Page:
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Krakow Auxiliary Bishop Karol Jozef Wojtyla, the future Pope John Paul II, is pictured with priests in an undated photo. He was ordained a bishop in 1958 at age 38, then Poland's youngest bishop. He will be canonized April 27 with Blessed John XXIII. 

WARSAW, Poland (AP) — Pope St. John Paul II knew about sexual abuse of children by priests under his authority and sought to conceal it when he was an archbishop in his native Poland, according to a television news report.

In a story that aired late Monday, Polish channel TVN24 named three priests whom the future pope then known as Archbishop Karol Wojtyla had moved among parishes or sent to a cloister during the 1970s, including one who was sent to Austria, after they were accused of abusing minors.

Two of the priests, Eugeniusz Surgent and Jozef Loranc, eventually served short prison terms for the abuse, TVN24 said its investigation found. Wojtyla served as archbishop of Krakow from 1964 to 1978, when he became Pope John Paul II. He died in 2005 and was declared a saint in 2014 following a fast-tracked process.

TVN24 quoted from documents of Poland’s communist-era secret security services, which sought to discredit the Catholic Church and had informers there. Journalist Marcin Gutowski also spoke with a number of victims and to a man who said he informed Wojtyla during the 1970s about the abuse by Surgent. None of the priests was defrocked.

TVN24’s investigation concluded that there was no doubt Wojtyla knew about abuse by priests in his archdiocese and sought to conceal it.

The TV channel also quoted from a letter that Wojtyla wrote to the archbishop of Vienna at the time, Franz Koenig, recommending a priest to his care. Wojtyla did not say in the letter that Boleslaw Sadus had abused young boys, and he was made a parish priest in Austria.

TVN24’s investigation concluded that there was no doubt Wojtyla knew about abuse by priests in his archdiocese and sought to conceal it.

The broadcast featured a journalist who has written about cases of priestly abuse in Krakow and who argued that Wojtyla reacted in line with Catholic Church procedures of the time. But a philosopher who knew Wojtyla and visited him at the Vatican after he became pope said it would be hard for Poles in general to accept these new facts about him.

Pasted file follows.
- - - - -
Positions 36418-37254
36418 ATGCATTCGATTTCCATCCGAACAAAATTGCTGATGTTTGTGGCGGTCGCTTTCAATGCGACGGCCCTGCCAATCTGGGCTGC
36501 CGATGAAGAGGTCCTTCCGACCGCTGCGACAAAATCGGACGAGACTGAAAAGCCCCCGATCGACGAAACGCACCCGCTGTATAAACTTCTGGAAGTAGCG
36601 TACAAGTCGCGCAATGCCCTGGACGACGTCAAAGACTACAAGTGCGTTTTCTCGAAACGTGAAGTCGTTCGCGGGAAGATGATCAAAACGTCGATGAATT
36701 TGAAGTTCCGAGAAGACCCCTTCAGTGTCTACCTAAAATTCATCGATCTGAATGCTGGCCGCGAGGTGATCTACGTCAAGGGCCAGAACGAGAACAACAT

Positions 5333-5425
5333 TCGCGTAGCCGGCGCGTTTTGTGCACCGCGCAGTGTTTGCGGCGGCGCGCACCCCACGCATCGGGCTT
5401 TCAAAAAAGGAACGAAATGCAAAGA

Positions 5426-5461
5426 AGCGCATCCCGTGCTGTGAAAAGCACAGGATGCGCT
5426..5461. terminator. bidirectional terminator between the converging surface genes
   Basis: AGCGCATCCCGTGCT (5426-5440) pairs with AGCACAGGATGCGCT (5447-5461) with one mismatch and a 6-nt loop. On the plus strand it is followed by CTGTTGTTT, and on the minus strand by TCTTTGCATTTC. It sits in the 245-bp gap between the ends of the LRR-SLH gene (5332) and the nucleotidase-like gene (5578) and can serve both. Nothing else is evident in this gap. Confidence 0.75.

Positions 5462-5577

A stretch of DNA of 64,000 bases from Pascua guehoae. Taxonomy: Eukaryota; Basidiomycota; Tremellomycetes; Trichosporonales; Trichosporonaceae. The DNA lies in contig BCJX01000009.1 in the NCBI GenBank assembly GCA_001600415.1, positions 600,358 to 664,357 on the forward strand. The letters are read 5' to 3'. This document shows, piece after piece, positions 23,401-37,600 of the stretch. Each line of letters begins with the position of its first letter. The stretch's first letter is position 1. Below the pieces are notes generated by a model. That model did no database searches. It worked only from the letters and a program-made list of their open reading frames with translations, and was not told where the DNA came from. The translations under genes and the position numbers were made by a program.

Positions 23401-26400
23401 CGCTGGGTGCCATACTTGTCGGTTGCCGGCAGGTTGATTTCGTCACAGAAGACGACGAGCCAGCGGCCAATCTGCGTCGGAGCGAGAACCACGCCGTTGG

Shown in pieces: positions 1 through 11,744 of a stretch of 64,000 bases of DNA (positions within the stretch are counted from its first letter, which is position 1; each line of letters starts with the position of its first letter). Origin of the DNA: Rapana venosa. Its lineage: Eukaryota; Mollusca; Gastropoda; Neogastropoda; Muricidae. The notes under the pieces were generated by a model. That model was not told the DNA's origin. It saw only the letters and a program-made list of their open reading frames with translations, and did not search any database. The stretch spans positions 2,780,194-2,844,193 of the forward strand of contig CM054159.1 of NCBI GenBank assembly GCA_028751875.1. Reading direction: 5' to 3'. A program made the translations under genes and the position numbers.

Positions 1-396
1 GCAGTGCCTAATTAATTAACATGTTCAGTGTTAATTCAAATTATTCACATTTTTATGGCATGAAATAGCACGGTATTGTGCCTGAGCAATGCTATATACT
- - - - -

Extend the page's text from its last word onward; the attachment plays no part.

The channel’s investigation has unleashed heated reactions in Poland, with some observers deriding it as an attempt by left-wing forces to destroy the memory of John Paul II and others demanding for the Catholic Church to reveal the truth.

Prime Minister Mateusz Morawiecki, a Catholic, tweeted a photo of John Paul II greeting a crowd in Poland and added the late pope’s motto “Do not be afraid,” without any comment.

A Polish Jesuit priest, Krzysztof Madel, wrote on Twitter that that the focus should be on the victims, who need the truth to be told.

An official at the Ministry of Education, Radoslaw Brzozka, said on Twitter that John Paul II’s reputation was under attack from people who want to eliminate Catholicism from Poland’s national identity.

The choice of Wojtyla for pope in 1978 energized Poland’s predominantly Catholic population to openly oppose the nation’s communist system and eventually topple it.

Until recently, the Catholic Church in Poland has played a significant role in the country’s public life. Revelations about pedophile priests and the church’s close ties with the current right-wing government have depreciated its standing.

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